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Business News/ Opinion / Build social norms about sanitation
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Build social norms about sanitation

Behavioural barriers to toilet usage can be tackled by creating the right motivation to change habits

Photo: Pradeep Gaur/MintPremium
Photo: Pradeep Gaur/Mint

Prime Minister Narendra Modi has given the sanitation problem the importance and seriousness it deserves. Many companies have responded swiftly with plans to build toilets. This is a welcome step, but it would be naive to assume that we will solve the sanitation problem by addressing just the supply side.

There are now studies that show the usage rate of toilets is not more than 50%. Usage rates are abysmal if we define usage as “entire household using the toilet on every ‘toilet’ occasion". For over a year now, FinalMile Consulting has been engaged in a project funded by Arghyam. Our objective was to understand why people are not using toilets and coming up with solutions to increase usage. We undertook field observations and conducted experiment-based research across many villages.

Women generally are the first to start using the toilets, though some women confessed to looking forward to “go out" once in a while with friends. Children continue to defecate in the open and so do men. Most toilets in the schools we visited were dysfunctional, built but hardly used or maintained.

This non-usage behaviour can be summarized into two primary issues—design issue and motivation issue.

We observed that the current design of most toilets is poor. Empathy, the most basic design principle, has been totally ignored. People find open defecation less disgusting because it happens out in the open, full of light and air. On the other hand, a large majority of people using toilets for the first time found their first experience to be pathetic. The toilets are dark and stinky with no air circulation. The constrained environment makes people think that the process is too long and onerous.

A good toilet design should include sufficient lighting, air circulation and water access. We also noticed that while all the houses in the village looked different and individualistic, the toilets looked the same. It all almost seemed like they were not “owned" by the people but just put there by someone else. To overcome this, we recommended some level of personalization, in the form of painting, installing name tags etc. The clear lesson here for companies building toilets in schools and villages is to not put their company logo on it but to instead put the name of the house owner. This will enhance the feeling of ownership and motivate people to use it more.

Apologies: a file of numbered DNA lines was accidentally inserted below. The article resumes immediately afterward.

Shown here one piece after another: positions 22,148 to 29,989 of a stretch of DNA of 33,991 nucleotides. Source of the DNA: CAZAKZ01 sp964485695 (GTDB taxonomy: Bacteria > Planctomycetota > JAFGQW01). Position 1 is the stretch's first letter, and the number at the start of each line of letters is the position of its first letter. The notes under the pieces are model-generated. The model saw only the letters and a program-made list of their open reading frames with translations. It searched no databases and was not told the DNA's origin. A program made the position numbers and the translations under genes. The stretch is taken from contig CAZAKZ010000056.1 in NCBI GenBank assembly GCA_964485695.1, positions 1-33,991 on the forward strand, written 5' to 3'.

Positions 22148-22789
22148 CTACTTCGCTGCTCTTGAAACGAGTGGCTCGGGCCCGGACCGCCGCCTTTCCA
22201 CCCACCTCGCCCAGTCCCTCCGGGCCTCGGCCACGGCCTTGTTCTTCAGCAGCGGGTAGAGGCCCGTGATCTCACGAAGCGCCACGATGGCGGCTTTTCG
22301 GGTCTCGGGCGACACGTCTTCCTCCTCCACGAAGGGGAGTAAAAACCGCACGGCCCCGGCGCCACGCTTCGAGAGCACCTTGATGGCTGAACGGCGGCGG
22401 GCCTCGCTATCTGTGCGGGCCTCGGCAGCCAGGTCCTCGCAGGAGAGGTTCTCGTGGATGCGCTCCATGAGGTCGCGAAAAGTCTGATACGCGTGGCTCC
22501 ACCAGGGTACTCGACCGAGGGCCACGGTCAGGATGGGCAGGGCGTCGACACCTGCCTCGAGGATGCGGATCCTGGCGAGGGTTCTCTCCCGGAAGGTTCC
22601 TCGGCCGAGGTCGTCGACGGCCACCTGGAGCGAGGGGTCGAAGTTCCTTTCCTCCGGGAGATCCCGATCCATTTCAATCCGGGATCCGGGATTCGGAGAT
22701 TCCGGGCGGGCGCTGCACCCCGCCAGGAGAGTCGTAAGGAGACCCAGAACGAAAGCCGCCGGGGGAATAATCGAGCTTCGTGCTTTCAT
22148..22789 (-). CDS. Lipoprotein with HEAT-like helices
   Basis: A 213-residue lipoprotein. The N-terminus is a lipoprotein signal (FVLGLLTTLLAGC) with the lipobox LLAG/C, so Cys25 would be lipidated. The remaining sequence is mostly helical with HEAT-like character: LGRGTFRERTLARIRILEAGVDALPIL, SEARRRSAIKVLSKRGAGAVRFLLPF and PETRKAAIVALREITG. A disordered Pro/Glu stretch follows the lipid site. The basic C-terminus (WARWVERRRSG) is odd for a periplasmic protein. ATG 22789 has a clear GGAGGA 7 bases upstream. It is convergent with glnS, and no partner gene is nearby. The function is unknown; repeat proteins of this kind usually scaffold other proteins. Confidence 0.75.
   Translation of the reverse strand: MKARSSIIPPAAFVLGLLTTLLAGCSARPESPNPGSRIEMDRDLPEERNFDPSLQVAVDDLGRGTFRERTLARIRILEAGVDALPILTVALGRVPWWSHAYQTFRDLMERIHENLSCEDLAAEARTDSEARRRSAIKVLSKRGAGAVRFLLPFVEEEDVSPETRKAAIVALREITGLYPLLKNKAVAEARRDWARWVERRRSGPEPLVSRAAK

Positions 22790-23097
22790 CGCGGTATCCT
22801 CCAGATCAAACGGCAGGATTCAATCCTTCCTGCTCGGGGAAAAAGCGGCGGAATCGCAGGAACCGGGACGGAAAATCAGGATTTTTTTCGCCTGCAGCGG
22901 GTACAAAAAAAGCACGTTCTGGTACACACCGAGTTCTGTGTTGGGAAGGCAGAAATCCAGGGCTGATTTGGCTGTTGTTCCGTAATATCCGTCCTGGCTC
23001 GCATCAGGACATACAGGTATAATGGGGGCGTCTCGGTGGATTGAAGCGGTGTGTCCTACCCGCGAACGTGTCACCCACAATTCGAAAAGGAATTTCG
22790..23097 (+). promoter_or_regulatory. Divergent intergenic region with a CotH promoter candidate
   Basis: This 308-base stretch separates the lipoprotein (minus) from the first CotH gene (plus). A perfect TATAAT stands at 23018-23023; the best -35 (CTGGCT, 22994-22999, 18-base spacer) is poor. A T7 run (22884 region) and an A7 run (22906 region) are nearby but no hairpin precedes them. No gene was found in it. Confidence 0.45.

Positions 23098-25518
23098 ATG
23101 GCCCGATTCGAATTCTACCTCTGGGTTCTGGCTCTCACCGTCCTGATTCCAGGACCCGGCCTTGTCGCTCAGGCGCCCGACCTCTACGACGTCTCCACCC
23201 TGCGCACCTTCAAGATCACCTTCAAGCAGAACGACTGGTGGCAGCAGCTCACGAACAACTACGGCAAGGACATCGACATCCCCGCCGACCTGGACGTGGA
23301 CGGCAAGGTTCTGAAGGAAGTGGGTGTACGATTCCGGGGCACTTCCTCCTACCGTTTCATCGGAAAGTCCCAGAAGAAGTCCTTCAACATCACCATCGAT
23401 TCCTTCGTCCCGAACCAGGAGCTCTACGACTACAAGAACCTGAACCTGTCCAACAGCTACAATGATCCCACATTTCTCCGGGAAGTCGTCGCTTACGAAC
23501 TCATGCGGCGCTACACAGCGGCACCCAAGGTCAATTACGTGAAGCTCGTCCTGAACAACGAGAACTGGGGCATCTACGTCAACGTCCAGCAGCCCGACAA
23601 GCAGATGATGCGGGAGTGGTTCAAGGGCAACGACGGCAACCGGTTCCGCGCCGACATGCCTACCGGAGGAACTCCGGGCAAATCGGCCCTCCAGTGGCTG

Why have the previous efforts to increase the usage of toilets failed? We believe this is because much of the messaging to drive usage is hinged on four factors i.e., health, shame, disgust and social norms. However, none of these factors seem to act as significant motivators.

1. The health implications of open defecation are not seen as detrimental. Diseases caused by open defecation are often not considered deadly. For example, diarrhoea is considered to be a part of growing up. This behaviour isn’t surprising and, in fact, is not just limited to the villagers. Most of us living a sedentary lifestyle don’t go the gym even though there is a clear health connection. Overconfidence combined with time discounting makes it hard for the health factor to impact behaviour. We as humans are bad at judging long-term risks. The poor especially are more prone to the present day bias, thinking just about surviving for the day.

2. The shame of open defecation is realized only in front of outsiders. However, this emotion is not realized among in-group members, who “go-out" together as a practice. Hence, when the external agent leaves, so does the emotion of shame.

3. Disgust. Repeated exposure or behaviour can completely suppress this emotion. For example, in an urban slum, an outsider feels deep disgust with all the muck, but people who live there get used to it. Ironically, in case of open defecation, since people are “used to it" , there is no disgust associated with it. However, this emotion comes in to play while using the toilet due to the smell and associated visual history as well as the perceived concern of the toilet being close to the house. Moreover, there, less disgust is associated with children defecating in the open.

4. Invoking social norms is often seen as a strong motivator for driving correct behaviour. However, neither can new norms be created nor can external norms be invoked. We can only highlight or reinforce social norms that already exist. Since social norms associated with toilets do not exist, this option is redundant.

When we applied these learnings to run a series of experiments in the villages, where people had to buy small but useful items for the toilet, the response was very encouraging. People bought mirrors, water tubs, air fresheners. And where people paid for it, usage was significantly improved.

Our experiments helped us unearth a number of behavioural barriers to the usage of toilets. We found that addressing these behavioural issues right at the design stage made a big difference.

Sanitation is a wicked problem. Addressing design issues and creating the right motivation will be crucial to changing habits. Else, we will end up spending a lot of money on building badly designed toilets and poorly conceived communication campaigns.

Ram Prasad is co-founder of FinalMile Consulting, a behaviour architecture firm.

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Updated: 11 Sep 2014, 05:20 PM IST
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